The minister suggested that many 'real-world' challenges facing Australia are so complex that they require us to harness insights and methods of a variety of disciplines.

'We can't improve indigenous health without understanding the social and cultural circumstances of the people involved.'

He said that the humanities, arts and social sciences 'give a voice to people who might otherwise be silent [and] defend the rights of people whose rights might otherwise be denied'.

He cited his own recent consumption of cultural materials, including Peter Temple's novel The Broken Shore, and the Bell Shakespeare Company's production of Hamlet.

'The first showed me a world similar enough to my own to feel familiar, but different enough to make me look at my own world with fresh eyes. The second reminded me where a great deal of our language comes from, and left me with a strong sense of the continuity between past and present.'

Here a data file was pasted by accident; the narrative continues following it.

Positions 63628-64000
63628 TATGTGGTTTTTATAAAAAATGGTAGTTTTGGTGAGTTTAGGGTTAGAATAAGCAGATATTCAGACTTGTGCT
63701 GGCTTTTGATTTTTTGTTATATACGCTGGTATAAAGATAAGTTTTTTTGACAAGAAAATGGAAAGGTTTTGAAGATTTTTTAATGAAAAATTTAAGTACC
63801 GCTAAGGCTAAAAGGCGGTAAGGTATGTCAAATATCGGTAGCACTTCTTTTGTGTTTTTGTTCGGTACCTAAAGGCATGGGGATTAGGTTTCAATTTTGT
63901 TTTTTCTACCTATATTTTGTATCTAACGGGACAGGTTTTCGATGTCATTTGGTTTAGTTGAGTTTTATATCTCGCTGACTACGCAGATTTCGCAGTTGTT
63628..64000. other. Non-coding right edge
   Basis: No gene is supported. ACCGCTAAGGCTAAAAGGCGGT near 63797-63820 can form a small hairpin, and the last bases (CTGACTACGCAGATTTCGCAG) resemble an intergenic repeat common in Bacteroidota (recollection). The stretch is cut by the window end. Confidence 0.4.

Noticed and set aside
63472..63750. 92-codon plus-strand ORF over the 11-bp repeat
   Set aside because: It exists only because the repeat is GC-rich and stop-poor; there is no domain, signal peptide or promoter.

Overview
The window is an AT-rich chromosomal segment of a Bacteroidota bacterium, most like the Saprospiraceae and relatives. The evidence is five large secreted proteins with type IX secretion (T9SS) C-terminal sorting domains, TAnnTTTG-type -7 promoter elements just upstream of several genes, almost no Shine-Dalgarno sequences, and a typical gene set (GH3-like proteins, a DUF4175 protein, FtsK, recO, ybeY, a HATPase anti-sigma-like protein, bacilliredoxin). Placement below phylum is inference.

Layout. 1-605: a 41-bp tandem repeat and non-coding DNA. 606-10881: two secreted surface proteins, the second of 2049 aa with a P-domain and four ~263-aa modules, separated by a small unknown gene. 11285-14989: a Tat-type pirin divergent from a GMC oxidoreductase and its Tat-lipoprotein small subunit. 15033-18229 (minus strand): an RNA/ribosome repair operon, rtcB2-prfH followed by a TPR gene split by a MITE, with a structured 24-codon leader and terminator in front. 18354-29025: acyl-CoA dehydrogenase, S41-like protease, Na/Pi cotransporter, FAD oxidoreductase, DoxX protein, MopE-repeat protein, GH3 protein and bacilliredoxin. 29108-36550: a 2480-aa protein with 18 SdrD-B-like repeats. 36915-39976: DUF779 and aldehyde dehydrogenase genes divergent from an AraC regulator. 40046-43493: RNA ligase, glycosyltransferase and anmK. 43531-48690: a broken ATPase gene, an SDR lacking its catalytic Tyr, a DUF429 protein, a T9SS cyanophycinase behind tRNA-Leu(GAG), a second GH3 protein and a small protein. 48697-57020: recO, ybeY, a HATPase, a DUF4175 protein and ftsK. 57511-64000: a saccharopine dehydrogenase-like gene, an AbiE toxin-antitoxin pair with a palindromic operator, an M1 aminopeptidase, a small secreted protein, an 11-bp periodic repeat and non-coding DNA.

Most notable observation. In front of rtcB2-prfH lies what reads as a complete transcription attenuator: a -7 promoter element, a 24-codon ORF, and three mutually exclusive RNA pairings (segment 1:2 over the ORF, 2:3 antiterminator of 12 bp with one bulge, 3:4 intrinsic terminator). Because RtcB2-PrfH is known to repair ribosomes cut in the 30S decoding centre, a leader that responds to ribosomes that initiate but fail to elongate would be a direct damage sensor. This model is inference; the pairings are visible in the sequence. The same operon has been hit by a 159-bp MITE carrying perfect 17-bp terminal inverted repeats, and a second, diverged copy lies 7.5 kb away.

He said that while he hoped these cultural products made a profit and contributed to the nation's bottom line, 'it is their intrinsic value we should treasure them for', and that 'we should support these disciplines because they give us pleasure, knowledge, meaning, and inspiration'.

The ultimate worth of the Rudd Government will be judged on its ability to carry forth such vision and enact it in legislation in the parliament. The wealth that arises from pursuit of the humanities and social sciences will be more long lasting than the current prosperity associated with selling minerals to China.

Michael MullinsMichael Mullins is the Editor of Eureka Street.


Topic tags: Michael Mullins, Federal Minister for Innovation, Industry, Science and Research Kim Carr



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Existing comments